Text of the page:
Tories attack plan for temporary housing at Quebec border crossing

The federal government is planning to build temporary housing for up to 520 people at a Quebec border crossing that has seen an influx of asylum seekers.

Conservative immigration critic says federal government is setting up refugee camp at the border

A group of asylum seekers cross the Canadian border at Champlain, N.Y., Friday, August 4, 2017. Public Works and the Canada Border Services Agency say that housing units will be built in Saint-Bernard-de-Lacolle, Quebec, where RCMP intercept most of the irregular migrants crossing into the province. (Ryan Remiorz/Canadian Press)

The federal government is planning to build temporary housing for up to 520 people at a Quebec border crossing that has seen an influx of asylum seekers.

The move comes just as tens of thousands of Hondurans have lost their temporary protected immigration status in the United States. There are concerns some of them they may look northward for refuge.

Public Works and the Canada Border Services Agency say in a notice that the housing units are for Saint-Bernard-de-Lacolle — the municipality where most of RCMP interceptions of irregular migrants in Quebec take place.

The opposition Conservatives say the Liberal government is effectively setting up a refugee camp at the Canada-U.S. border.

"I'm not sure any Canadian would think that this is an acceptable response," Conservative immigration critic Michelle Rempel said Friday.

Rempel said there is a frustrating lack of information from the government about the makeup and needs of asylum seekers.

"How can I say how much money they should be needing when we don't even know what their needs are? And that is the result of having no plan for immigration. It's bananas."

In a statement, Minister of Public Safety Ralph Goodale called Rempel's reference to a refugee camp "misleading," adding that "most irregular crossers do not spend long in custody before being released."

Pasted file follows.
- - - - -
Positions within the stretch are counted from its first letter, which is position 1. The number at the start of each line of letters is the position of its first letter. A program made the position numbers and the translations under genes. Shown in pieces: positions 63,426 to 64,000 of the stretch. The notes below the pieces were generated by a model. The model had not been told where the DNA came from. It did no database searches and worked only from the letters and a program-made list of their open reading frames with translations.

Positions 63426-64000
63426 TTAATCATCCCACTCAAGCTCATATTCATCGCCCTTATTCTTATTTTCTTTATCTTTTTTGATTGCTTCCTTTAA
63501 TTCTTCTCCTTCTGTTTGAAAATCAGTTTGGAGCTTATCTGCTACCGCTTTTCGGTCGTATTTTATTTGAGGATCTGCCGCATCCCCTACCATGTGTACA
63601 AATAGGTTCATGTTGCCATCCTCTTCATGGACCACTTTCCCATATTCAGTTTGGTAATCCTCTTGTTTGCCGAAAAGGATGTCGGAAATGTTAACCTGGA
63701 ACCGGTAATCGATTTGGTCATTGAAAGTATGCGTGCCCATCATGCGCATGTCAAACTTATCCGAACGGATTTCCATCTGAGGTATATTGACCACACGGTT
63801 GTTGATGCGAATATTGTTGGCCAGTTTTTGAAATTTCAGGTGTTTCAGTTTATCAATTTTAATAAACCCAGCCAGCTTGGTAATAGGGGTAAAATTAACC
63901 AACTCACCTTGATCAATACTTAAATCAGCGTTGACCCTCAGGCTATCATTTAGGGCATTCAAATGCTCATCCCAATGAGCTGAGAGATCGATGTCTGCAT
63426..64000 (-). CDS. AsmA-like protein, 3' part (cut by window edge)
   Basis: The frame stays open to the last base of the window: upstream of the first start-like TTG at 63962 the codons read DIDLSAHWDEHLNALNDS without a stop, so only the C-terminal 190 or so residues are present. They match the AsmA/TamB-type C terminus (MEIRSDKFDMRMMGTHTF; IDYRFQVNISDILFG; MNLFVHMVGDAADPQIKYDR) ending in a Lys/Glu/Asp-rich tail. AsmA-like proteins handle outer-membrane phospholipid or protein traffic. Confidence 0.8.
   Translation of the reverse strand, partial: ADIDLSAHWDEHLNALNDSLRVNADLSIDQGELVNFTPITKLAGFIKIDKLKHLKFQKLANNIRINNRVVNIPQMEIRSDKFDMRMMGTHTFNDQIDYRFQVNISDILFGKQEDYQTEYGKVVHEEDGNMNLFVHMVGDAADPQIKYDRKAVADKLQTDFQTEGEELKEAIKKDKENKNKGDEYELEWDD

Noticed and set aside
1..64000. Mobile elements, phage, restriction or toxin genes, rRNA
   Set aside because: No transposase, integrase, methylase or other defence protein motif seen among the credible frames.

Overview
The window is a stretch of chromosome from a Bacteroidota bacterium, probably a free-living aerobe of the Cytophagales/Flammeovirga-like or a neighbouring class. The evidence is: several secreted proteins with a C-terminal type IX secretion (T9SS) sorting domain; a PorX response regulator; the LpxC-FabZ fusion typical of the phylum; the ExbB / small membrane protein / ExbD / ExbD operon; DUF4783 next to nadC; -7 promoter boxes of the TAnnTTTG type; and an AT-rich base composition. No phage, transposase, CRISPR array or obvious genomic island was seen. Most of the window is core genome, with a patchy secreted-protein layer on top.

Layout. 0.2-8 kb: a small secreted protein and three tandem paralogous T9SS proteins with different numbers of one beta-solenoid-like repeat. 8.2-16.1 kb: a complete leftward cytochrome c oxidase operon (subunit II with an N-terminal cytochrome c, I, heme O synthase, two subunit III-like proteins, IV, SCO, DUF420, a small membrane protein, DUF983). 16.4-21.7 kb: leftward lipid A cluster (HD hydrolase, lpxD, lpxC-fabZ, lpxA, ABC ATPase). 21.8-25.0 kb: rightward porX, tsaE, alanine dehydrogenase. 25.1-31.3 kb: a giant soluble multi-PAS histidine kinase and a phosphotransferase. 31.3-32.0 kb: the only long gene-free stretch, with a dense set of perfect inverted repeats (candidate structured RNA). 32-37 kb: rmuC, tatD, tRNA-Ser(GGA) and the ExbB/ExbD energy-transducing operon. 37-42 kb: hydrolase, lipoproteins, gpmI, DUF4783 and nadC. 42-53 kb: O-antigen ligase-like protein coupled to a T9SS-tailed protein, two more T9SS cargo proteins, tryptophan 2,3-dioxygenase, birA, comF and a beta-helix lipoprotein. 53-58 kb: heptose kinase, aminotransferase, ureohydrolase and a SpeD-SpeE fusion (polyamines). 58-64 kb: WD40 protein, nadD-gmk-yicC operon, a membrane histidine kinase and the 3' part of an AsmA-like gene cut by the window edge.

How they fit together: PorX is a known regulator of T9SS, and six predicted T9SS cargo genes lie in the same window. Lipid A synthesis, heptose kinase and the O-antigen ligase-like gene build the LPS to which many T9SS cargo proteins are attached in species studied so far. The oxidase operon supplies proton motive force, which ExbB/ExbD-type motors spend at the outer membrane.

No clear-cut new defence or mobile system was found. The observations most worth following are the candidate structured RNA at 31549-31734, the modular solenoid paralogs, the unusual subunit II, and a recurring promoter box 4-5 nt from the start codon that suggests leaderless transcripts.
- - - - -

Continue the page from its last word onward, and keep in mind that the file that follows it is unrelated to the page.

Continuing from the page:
The housing notice currently calls for "heated, ventilated and illuminated canvas shelters" for three-season use that must include areas for sleeping, security, reception and warehousing. The government is also looking for other units to serve as quarantine space, toilets and showers, as well as systems for drinking water and drainage.

Goodale said that the short-term accommodations are meant to ease pressure on Quebec's resources while making sure Canada follows its international obligations. Most irregular crossings currently take place in that province.

"These tents are part of the government of Canada's contingency planning," Goodale said. "While they cannot predict what volumes will come next, we are prepared to manage an increase in asylum seekers in an orderly way."

Dozens of tents were set up at the Lacolle crossing in August of last year, many of which were dismantled when the pace of border crossings slowed. But Goodale said the structures that remain are not enough to meet the demand.

"There is currently limited bed capacity on-site, which is hard for children if they need to remain more than a day."

The minister also noted that while the crossing typically processes asylum claimants within a day, a large influx could spell longer processing times. Immigration, Refugees and Citizenship Canada equipped the official port of entry with a mobile processing unit last fall to help speed up intake.

About 2,500 asylum seekers crossed into Canada from the U.S. in April, Mike MacDonald, a senior Immigration Department official, told the House of Commons immigration committee on Thursday.

MacDonald said the figure was just an estimate and that the exact number for April would be known "in the fullness of time."

Rempel said the federal officials who came to testify should have offered an exact number.

"That's not fair," she said. "This is of immediate concern."

On Friday, the Trump administration ended a program granting temporary protected status for Hondurans in the U.S. A similar revocation of status for Haitians and El Salvadorans was blamed for triggering last year's influx of border crossers.

This latest decision gives more than 57,000 Hondurans with temporary protected status a year and a half to leave the U.S. or obtain legal residency in other ways.

Trump and his supporters have said the protections were never meant to be permanent.

However, many of the migrants have put down roots in the U.S. Some have given birth to children who have no knowledge of their parents' homeland.

"We work hard and do not have criminal records. I own a home and business with my family and every year I pay my taxes," Orlando Lopez, a Honduran living in Miami, said in a media statement.